For the next day a d5 should be rolled, a result of “1” meaning the POT has dropped by (d5) points, or of “5” meaning the POT has risen by (d5) points, otherwise it stays the same.
The GM should flip a coin or otherwise determine whether to add the number of days since the last change in POT to the daily die roll or subtract the number of days from it to ensure that there is always a change every few days. Should the characters move any appreciable distance (10 miles or more), the GM should always roll a new 3d10 to determine the POT of the Ambience in the new location.
It is a good idea for the GM to plot the major movements and distributions of mana on his game maps when designing the gameworld prior to play, especially if he wants any of them to be stable in position, or to drift only very slowly. Both low and high mana areas should be fairly uncommon, though not exactly rare. The GM should think of the mana as a great ocean that envelopes his whole world, with few major currents or backwaters that would affect the casting of magick, and just as few archipelagoes where the mana has been drawn away. Taking a look at the currents of the Real World oceans can provide a good idea of the scale involved. For a more dynamic standard for the currents, the changes in the jet stream over North America between summer and winter provide a good example.
Low mana areas are much more likely to occur on or near the largest settlements of humanoids that not in tune with their environment, as their infinite industry and driving need to mold the world about them destroys the wild and fragile spirit of the mana generated by the living, natural world over time. This might cause the accumulation of a differential, a negative modifier of (d5) points every year or every 2 or 3 years, to be applied to all rolls to determine the POT of the Ambience in that locale. The POT of the Ambience would rise by one for every rod (5 yards) one travels from the outskirts of the town until the full normal POT rolled for the area prevails once again.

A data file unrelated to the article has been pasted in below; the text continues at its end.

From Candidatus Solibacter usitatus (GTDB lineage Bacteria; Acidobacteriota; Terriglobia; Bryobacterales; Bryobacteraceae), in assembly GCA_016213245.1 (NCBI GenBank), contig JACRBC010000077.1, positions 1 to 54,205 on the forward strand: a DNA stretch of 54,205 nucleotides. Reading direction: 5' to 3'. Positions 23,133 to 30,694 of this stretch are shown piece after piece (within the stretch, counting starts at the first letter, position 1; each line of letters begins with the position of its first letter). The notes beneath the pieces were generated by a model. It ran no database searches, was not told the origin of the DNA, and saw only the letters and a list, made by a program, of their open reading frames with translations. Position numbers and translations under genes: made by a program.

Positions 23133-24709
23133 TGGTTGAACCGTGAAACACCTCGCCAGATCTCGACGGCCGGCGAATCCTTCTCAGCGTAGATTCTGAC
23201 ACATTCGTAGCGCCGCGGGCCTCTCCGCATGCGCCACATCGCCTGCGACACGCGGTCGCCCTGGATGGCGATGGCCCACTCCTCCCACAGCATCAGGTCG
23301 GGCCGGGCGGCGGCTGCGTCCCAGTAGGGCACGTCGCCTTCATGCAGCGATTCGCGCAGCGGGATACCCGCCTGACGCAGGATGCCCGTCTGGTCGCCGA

The GM might make the mana flows travel along with the weather, being partly responsible for it. Indeed, the power unleashed in a great storm may well indicate the temporary presence of a high-mana area, the very means by which Nature bleeds that Power from Spirit down into the World of Flesh to achieve more stable levels, much like the action of lightning in the Real World. It might also be made to vary seasonally, the rate of flow slowing and mana levels in general dropping during the winter months when the world sleeps, only to rise and quicken again when the sap rises in the spring. Because its distribution should be somewhat unstable (always traveling from the area of greatest concentration to the area of least concentration), the GM should have at least the backwaters or eddies of mana move and circulate, shrink and grow, if not having the currents slowly shift from side to side. The rate at which they will do this will be entirely up to the GM.
To keep the paperwork down, the slower the shifts the easier these changes are for the GM to handle. One simple form of variance is to have them reverse their pattern of movement from one season to another, much as the winds on our planet do from summer to winter, bringing the monsoon rains to such places as India and Indonesia. As weather fronts get pushed up against great obstacles like mountain ranges, the mana may pool there as well before rising in concentration great enough to spill over. This might bring about strange or very extreme seasonal weather, after the fashion of “wizard weather” as it is called in the Thieves’ World books edited by Lynn Abbey and Robert L. Asprin. Of course, the GM can always base movements of mana upon random throws of the dice. What better way to reflect the caprices of Nature?
Of course the movements of mana about the material world cannot affect Mystic trade characters in the least, though traveling in lands where there are no worshippers of his faith to prop up his power is the equivalent of low mana for him.
All towns are low mana areas for Witches and the members of the Druid trades. The greater the population, the lower the mana. The immediate presence of plant as well as animal life should indicate if Nature’s power is accessible, so the Witch may find a little garden area here or there within a city where the mana is not AS low as it is in the surrounding neighborhoods.
Casting magicks Druid, Witch, or Wizard magicks in a low mana area is always more taxing. Regardless if they have the patience to wait and gather the POT they desire to power their dweomers, doing so is simply harder than normal. To reflect this, the END cost to cast any magick in a low mana area is higher.
The reverse is also true. When casting in a mana rich or high mana area, the END cost is lowered.
This is detailed under “The Cost of Casting Magick” to follow.
Of course the magick-wielding character is always free to completely sidestep the vagaries of Nature and the limitations of the POT of mana available from the Ambience by drawing from his own life-force and using his own END for the POT of the magick, in addition to the normal cost for casting the magick, or unlocking a source of mortal mana to tap instead, or creating a Touchstone to use. All these topics are detailed in later passages.